Protective Order Virginia: How to Defend Yourself if Someone Has Filed Against You

If someone has filed a protective order against you in Virginia, you have a right to defend yourself. Learn more about your legal options and get experienced help.

What Is a Protective Order in Virginia?


A protective order in Virginia, otherwise known as a restraining order in other states, is a legal order signed by a magistrate or a judge which prevents one person from contacting a second person or group of people – such as family members.

Virginia protective orders can be issued when threats or acts of violence place someone in fear for their health and safety or result in bodily injury.

That means, according to Virginia Code (§ 19.2-81.3), a law enforcement officer can arrest an individual without a warrant if they believe they committed an act of domestic violence, even if they didn’t see the actual crime occur. Although that can be of great assistance to domestic violence victims, it also puts falsely accused individuals in a difficult position.

Protective order cases are not criminal cases, and having a protective order issued against you does not mean you are going to jail. In Virginia, a Violation of a Protective Order is prosecuted as a separate crime that carries a mandatory minimum term of incarceration. In certain situations, a Violation of a Protective Order can even be prosecuted as a felony.

Because of that, it’s essential to seek the counsel of experienced domestic violence lawyers if you have been served with a protective order in Virginia. They can help you build a strong defense and make sure no protective order violations occur.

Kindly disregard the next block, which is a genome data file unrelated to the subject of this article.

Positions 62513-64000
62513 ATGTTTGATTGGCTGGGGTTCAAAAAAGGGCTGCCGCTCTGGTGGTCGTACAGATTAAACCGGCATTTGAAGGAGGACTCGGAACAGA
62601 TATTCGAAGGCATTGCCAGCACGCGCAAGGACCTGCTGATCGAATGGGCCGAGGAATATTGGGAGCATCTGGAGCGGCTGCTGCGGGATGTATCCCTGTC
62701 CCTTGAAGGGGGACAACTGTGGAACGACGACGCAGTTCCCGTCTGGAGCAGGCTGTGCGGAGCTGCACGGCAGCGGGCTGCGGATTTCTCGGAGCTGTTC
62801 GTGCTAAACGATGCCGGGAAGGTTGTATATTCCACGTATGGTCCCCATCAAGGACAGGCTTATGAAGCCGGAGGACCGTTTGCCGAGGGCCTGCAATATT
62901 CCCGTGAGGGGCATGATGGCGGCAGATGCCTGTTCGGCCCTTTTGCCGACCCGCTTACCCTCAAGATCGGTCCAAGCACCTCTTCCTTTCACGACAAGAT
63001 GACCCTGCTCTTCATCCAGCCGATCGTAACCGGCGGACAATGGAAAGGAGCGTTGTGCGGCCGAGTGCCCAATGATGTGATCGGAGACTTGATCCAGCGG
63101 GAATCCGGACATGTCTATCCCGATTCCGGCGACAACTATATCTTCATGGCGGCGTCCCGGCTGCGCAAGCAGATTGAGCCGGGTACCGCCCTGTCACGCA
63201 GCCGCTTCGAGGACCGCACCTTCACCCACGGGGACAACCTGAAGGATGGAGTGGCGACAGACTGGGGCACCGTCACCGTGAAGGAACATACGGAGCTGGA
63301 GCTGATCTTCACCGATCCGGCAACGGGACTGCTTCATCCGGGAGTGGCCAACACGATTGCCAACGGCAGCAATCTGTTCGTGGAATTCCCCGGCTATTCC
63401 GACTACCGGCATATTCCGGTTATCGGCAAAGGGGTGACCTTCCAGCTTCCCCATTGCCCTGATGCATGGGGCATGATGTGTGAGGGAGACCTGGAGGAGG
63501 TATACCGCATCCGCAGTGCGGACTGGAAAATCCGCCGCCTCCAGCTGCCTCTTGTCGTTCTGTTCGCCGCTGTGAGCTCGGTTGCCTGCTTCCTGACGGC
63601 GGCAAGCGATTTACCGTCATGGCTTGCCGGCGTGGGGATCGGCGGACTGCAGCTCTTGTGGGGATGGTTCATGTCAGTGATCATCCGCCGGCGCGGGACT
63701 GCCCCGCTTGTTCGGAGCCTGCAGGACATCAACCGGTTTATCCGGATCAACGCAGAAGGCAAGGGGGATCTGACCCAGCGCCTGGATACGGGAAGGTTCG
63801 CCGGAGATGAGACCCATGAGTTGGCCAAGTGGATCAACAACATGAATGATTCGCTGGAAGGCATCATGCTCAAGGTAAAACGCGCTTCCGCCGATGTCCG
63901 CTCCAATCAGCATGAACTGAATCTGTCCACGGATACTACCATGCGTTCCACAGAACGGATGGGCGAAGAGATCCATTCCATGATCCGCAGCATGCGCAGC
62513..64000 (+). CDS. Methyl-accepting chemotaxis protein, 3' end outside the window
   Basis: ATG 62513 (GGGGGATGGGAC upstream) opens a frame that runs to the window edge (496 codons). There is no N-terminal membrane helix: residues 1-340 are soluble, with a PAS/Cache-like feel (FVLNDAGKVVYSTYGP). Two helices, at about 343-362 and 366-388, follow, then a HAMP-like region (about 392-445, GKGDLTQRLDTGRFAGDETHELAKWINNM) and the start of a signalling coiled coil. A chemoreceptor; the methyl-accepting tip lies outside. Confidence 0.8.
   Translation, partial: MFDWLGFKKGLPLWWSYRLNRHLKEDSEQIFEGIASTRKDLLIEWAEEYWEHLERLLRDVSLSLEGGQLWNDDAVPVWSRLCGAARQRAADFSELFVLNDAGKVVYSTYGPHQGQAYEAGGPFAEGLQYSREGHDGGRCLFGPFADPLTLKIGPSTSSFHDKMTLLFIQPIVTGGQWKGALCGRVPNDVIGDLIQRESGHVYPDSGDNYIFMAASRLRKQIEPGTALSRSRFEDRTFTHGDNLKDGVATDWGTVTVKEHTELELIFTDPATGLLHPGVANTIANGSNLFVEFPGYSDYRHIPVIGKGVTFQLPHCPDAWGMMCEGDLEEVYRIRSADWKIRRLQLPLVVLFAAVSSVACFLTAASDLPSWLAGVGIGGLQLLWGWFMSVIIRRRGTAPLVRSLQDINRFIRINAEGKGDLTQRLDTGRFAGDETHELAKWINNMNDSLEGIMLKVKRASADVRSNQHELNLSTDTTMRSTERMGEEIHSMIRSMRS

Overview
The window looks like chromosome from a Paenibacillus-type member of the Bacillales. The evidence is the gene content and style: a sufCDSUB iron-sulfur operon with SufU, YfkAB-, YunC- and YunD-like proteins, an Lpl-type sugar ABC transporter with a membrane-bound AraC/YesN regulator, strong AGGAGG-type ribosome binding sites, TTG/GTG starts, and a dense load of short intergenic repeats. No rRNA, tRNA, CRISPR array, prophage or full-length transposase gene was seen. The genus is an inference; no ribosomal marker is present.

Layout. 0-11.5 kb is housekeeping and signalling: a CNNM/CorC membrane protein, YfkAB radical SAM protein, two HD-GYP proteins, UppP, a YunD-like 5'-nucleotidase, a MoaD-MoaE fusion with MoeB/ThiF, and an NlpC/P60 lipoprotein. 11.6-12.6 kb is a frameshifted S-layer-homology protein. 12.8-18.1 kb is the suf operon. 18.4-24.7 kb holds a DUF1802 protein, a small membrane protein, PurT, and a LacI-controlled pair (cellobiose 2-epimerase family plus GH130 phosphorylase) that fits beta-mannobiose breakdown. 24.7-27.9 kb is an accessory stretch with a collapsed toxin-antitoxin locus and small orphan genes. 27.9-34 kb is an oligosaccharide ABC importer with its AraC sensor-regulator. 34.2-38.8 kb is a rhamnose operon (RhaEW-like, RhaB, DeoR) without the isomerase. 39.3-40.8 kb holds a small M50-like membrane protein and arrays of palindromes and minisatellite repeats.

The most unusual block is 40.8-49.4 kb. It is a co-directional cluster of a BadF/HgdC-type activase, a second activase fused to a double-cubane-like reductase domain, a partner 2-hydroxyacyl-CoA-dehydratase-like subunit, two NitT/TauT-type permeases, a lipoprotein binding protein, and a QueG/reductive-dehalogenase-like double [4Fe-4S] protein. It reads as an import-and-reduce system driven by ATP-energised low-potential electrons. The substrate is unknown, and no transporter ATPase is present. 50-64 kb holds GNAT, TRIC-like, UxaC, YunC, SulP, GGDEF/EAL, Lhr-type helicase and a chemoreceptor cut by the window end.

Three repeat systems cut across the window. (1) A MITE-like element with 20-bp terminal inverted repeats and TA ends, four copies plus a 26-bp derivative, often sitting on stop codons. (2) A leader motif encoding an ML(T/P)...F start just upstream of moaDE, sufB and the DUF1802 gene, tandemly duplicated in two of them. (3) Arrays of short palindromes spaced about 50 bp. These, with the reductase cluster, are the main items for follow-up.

Looking for a Virginia protective orders defense attorney? Contact Attorney Gretchen T. Pousson attorney now!

Filing a Protective Order in Virginia


A protective order essentially involves filing a mini-lawsuit against an individual with whom you have an “intra-family relationship”. The law defines intra-family relationships broadly to include family members, household members, anyone you have been romantically involved with, and even roommates.

The person who files the petition for a protective order is referred to as the “petitioner”, while the person the protective order is filed against is referred to as the “respondent.”

In most protective order cases, the petitioner wants a stay-away order. There are several types of protective orders a judge can issue.

Usually, the judge will first issue an Emergency Protective Order if there are reasonable grounds to believe the defendant has committed family abuse against the petitioner or another family or household member. In addition, it has to be shown through the testimony to the judge or magistrate that there is a danger of the defendant committing more family abuse or another act involving violence.